I WANT A NEW DRUG – CHICAGO DROPS PACERS

Bannister on his way to history's first sub-4:00 mile

Bannister on his way to history’s first sub-4:00 mile

After a decade long assault, the sport of athletics hit the sweet spot with its dopamine release on 6 May 1954 at Iffley Road track in Oxford, England. It was on that steel gray day that Roger Bannister broke the 4:00 barrier in the mile. Paced by Chris Chataway and Chris Brasher, Bannister’s Everestian effort hooked the sport on sweet time, and it has been dependent on its pace suppliers ever since.

At each IAAF Diamond League meeting, every event over 400 meters is a paced affair as time is the primary goal. Yet come the World Championships or Olympics, where pacing is removed and rounds are conducted to earn a place in the medal round, we tend to see wildly imbalanced racing efforts.  In part, because the pressure is different. It isn’t can or can’t you, rather what and when you.  No just raw horsepower, but tactical control of that power. We all know how to run.  But we have to learn how to race.

Today, we learn that the B.A. Chicago Marathon has decided to end its dependence on pacers, joining Boston and New York City among the Abbott World Marathon Majors in the non-paced category.

Carey Pinkowski, Chicago Marathon

Carey Pinkowski, Chicago Marathon

“The thing with this is we try to set up a world record every year,” said long-time race director Carey Pinkowski, “but we never get close. It (pacing) is like a prop. So get rid of the prop. It’s a race. So if they go out at six minute pace, so what?” Continue reading

DEFLATED IN COURT?

DeflateGateThough the Symmonds Matter has managed to leak into the public sphere, let there be no doubt as to which sport’s legal case the population is riveted.  Deflate-Gate hit federal court today in Manhattan where the long unraveling of each side’s case began before Judge Richard M. Berman.

The judge had requested that the NFL and NFL Player’s Association meet prior to today’s hearing to discuss or even come to a settlement.  That didn’t happen. So Judge Berman conducted an open court hearing followed by a closed-door session in an attempt to get the two sides closer to doing for themselves what he will eventually do for them if they can’t work it out for themselves. Continue reading

SOUTH CAROLINA COACH EXPANDING YOUTH RUNNING OPPORTUNITIES

Emanuel A.M.E. Church

Emanuel A.M.E. Church

Both the state of South Carolina and the sport of athletics (track and field) are going through a particularly trying patch right now, though hardly on a par with one another.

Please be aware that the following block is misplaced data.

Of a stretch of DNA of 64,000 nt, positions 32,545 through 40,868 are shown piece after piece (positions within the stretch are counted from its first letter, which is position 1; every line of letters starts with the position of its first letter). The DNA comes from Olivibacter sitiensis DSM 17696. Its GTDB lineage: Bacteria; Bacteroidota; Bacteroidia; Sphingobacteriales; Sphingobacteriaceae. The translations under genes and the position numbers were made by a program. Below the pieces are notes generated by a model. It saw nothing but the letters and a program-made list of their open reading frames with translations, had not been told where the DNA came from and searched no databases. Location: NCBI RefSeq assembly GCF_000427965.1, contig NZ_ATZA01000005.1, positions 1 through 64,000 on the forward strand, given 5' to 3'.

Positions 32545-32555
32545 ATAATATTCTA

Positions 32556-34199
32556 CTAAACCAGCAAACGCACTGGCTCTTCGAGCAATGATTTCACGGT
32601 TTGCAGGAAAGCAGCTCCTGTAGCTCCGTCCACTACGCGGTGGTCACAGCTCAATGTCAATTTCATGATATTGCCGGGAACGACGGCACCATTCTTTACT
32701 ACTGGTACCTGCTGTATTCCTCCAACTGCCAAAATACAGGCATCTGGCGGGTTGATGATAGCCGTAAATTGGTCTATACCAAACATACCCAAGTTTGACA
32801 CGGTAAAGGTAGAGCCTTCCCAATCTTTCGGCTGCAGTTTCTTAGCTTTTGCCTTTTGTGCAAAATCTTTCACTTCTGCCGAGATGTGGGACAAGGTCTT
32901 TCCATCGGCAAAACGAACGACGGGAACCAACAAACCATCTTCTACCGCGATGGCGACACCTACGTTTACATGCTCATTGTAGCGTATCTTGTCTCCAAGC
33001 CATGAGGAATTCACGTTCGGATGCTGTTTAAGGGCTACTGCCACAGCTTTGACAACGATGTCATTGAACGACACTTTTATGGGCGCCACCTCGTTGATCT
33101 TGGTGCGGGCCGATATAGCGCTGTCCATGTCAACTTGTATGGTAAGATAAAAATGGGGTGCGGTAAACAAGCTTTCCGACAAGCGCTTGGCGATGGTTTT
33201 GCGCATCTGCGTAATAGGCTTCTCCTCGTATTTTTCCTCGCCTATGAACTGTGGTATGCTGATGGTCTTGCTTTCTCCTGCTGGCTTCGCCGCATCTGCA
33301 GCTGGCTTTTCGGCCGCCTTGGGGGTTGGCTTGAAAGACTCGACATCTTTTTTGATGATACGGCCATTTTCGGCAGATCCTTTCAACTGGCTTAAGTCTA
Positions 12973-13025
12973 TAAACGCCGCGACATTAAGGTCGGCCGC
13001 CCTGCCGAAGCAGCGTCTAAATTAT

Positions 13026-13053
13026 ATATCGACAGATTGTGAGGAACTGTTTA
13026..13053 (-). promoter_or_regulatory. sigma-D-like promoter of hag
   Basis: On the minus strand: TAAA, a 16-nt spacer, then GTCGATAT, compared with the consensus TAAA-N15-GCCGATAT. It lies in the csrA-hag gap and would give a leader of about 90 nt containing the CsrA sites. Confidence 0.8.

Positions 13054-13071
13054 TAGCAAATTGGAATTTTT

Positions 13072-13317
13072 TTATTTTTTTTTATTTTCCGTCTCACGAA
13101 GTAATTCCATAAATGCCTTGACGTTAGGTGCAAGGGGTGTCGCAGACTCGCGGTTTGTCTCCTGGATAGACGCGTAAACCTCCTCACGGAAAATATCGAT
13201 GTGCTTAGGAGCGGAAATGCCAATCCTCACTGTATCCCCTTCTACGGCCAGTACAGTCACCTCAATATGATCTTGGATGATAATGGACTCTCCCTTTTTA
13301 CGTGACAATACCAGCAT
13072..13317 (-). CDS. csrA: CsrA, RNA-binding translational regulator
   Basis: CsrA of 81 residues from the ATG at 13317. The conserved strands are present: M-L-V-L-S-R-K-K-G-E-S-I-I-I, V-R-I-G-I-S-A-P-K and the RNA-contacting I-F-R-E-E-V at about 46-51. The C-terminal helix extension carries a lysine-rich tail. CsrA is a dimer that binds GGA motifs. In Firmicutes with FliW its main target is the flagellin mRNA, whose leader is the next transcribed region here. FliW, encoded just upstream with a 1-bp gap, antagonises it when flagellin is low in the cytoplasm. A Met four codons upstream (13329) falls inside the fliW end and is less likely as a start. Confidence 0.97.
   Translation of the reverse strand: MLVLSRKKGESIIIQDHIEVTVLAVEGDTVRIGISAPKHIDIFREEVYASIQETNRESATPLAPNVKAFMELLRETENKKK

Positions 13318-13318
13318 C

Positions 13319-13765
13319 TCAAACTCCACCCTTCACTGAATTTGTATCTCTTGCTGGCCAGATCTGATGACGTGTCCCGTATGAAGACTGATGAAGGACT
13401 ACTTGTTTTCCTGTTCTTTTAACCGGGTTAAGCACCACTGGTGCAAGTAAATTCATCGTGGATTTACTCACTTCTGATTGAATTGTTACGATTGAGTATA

In the Palmetto State the issue at hand has been the status of the Confederate Battle Flag, a polarizing symbol that has come under renewed scrutiny in the wake of the tragic shooting of nine at Charleston’s Emanuel A.M.E. Church by racist provocateur Dylann Roof.

In athletics the sides-divider it isn’t nearly as important, which is not to say that the allegations of rules bending, substance manipulation, and counter charges that continue to circle the Nike Oregon Project and its coach Alberto Salazar at the USATF Nationals is inconsequential within the realm of its own limits.

Through it all, opposing sides have been divided, opinions cemented, and reputations tarnished. Of course, due to the already significant loss of interest in the sport over the last 25 years, the mainstream press has yet to shine its blinding light beneath our particular little rock. No, there are way too many worms wriggling beneath Tom Brady’s Deflate-gate appeal and analyzing who did well or ill at the recent NBA draft. Continue reading

A FRIEND IN NEED

Even as the running world goes all sideways with allegations of wrongdoing and such, the “real world” continues to spin, though often uncontrollably.  Got a message from Charlie Rodgers yesterday, brother of marathon legend Bill, telling of an old friend Leo Lashock who lost his house, belongings, and three of his dogs to a fire in Willow, Alaska last Sunday.  The irony is that Leo, who used to work at the old Bill Rodgers Running Center in Boston, is a captain at the local fire department in Willow, and the house he lived in burned down while he was fighting the Sockeye wildfire as it rapidly spread in the Susitna Valley.
Below are the particulars.  Help is needed.
We are just getting started here – Anything you can give will be a great help to Leo & his dogs!  His neighbors were able to save 17 of Leo’s dogs.  

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RON CLARKE DEAD AT 78